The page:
Self-Employed Health Insurance Tax Deduction

Many people don’t realize that if they are self-employed, they may be able to deduct premiums paid for dental, medical, and qualifying long-term care insurance coverage for themselves, their spouses and any dependents. If you are self-employed, this is a deduction that you certainly want to take advantage of.

How Does the Self-Employed Health Insurance Write Off Work?

One of the convenient things about this particular write off is that you benefit, whether you itemize your deductions or not. This write off is claimed on page 1 of Form 1040. Additionally, unlike itemized deductions, the self-employed health insurance write off is beneficial because it automatically lowers your adjusted gross income (or AGI). Having a lower AGI is useful because it reduces the chances that you’ll be negatively affected by unfavorable phase-out rules that may reduce or eliminate some tax breaks. Taking this deduction, however, means that you cannot deduct the premiums you’ve paid when calculating your self-employment tax liability.

How is Eligibility for the Self-Employed Health Insurance Write Off Determined?

There are three important eligibility determinations that you should be aware of:

  • There is an earned income limitation. Basically, this means that the deduction cannot be more than the earned income you’ve made.
  • Eligibility is determined month by month, not by tax year. This means that you can claim this deduction only during months when neither you nor your spouse was eligible for a health care plan subsidized by an outside employer.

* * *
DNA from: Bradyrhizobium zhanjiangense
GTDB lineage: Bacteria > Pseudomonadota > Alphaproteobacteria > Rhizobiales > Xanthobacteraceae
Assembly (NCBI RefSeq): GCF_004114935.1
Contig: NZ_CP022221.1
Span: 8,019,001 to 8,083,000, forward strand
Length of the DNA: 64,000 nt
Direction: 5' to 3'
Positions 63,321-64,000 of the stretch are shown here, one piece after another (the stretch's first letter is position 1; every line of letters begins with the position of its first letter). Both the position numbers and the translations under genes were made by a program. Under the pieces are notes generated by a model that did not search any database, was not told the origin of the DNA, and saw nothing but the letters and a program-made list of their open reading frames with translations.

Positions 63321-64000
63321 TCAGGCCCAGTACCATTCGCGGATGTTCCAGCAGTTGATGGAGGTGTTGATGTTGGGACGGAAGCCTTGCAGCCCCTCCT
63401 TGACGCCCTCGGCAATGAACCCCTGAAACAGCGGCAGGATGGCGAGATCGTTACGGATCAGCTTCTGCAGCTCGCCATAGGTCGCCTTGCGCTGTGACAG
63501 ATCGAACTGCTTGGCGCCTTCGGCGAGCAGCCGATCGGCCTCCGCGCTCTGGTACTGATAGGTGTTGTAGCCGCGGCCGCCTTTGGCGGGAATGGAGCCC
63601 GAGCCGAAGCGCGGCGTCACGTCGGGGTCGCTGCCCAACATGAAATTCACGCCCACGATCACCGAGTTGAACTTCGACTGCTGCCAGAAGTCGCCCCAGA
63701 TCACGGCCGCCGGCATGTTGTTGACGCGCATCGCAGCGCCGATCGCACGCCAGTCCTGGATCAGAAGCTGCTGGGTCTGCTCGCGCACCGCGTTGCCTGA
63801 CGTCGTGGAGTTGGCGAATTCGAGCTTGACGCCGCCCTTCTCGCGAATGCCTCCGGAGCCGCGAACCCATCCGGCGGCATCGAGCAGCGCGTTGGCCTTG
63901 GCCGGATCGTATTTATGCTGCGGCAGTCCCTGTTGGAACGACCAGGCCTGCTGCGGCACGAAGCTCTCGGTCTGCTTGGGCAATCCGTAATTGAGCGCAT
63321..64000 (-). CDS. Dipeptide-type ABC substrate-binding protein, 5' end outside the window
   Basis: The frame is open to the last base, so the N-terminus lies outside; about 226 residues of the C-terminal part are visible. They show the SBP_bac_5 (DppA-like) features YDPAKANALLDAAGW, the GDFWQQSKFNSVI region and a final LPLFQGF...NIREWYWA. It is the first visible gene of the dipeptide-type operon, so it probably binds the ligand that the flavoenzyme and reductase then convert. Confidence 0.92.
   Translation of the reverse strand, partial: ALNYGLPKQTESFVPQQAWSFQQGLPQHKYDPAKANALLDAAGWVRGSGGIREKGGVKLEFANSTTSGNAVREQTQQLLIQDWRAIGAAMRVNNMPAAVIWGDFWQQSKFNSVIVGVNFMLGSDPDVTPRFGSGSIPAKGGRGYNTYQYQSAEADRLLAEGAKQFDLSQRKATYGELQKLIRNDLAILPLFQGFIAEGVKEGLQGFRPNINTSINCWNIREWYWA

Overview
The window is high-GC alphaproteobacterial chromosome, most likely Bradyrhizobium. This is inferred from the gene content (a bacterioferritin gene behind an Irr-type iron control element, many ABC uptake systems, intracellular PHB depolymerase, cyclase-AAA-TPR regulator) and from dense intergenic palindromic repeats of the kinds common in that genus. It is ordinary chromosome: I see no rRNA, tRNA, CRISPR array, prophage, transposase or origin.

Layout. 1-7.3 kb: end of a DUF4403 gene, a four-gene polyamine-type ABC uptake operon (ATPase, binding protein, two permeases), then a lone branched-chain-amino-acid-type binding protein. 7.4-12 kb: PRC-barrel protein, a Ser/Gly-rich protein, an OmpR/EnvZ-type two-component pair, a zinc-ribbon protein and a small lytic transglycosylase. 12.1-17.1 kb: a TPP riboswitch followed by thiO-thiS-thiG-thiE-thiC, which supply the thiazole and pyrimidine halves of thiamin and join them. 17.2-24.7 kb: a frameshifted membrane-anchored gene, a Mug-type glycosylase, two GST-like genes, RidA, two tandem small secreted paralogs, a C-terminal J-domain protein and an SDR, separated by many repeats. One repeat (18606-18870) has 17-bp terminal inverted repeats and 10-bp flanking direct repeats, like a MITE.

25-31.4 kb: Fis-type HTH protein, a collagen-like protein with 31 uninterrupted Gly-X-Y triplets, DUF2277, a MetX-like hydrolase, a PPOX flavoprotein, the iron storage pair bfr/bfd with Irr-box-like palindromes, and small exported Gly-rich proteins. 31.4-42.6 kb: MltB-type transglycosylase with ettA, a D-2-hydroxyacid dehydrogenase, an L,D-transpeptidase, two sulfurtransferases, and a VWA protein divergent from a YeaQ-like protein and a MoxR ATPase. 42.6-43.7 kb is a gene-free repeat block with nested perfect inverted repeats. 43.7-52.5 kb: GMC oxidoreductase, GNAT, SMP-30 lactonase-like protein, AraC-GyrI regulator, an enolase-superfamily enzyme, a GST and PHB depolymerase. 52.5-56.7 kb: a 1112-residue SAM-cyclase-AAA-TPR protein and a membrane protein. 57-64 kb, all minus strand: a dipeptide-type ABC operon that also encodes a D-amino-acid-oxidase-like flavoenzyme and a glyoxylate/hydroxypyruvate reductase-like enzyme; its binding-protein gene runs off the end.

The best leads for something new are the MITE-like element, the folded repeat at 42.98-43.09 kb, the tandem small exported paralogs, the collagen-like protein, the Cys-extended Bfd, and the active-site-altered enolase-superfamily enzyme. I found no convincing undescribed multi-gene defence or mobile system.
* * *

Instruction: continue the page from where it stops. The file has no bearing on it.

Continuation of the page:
• Partners and LLC members who are treated as partners for tax purposes are considered to be self-employed. If you are in either of these categories and directly pay premiums for your own health insurance, you can claim the self-employed health insurance write off on page 1 of your 1040 form. In either situation, the month-by-month eligibility rule still applies.

What Are Some Strategies for Tracking My Insurance Premium Payments So That I Can Claim the Deduction?

Keeping documentation of what you’ve spent for health, dental and qualifying long-term care insurance premiums is important. These simple tips should help:

  • Print a hard copy of your tax return from the previous year if you took the deduction. Circle or highlight the deduction so that you have a record of what you’ve done in the past.
  • Use a credit card to pay your premiums when possible. This is a way to easily create a paper trail.
  • If you do freelance or contract work, set up a separate bank account for your business and business expenses. This, again, allows you to create a paper trail and document any potential write-offs.
  • Save all your receipts. Have a designated envelope or file folder where you store receipts and payment stubs for anything you intend to write off, including your health insurance premiums.

What Happens if I Do Not Take the Self-Employed Health Insurance Tax Deduction?

In short, if you are self-employed and paying your own medical, dental, and qualifying long-term care insurance premiums and do not take advantage of this tax deduction, you are losing money. You are effectively paying the IRS more money than they are entitled to. This write off affects your adjusted gross income and could have a much bigger financial payoff than you realize. It is recommended that you consult an enrolled agent and ask him or her to prepare your taxes or at least provide you with appropriate guidance.

When I simplify both the numbers and the rules of law, I will explain everything to you that we need to do in such a clear fashion that your taxes no longer become a “hope for the best” situation and become an understandable process in the growth of your life and your business.

~Joshua Berman 720.336.0950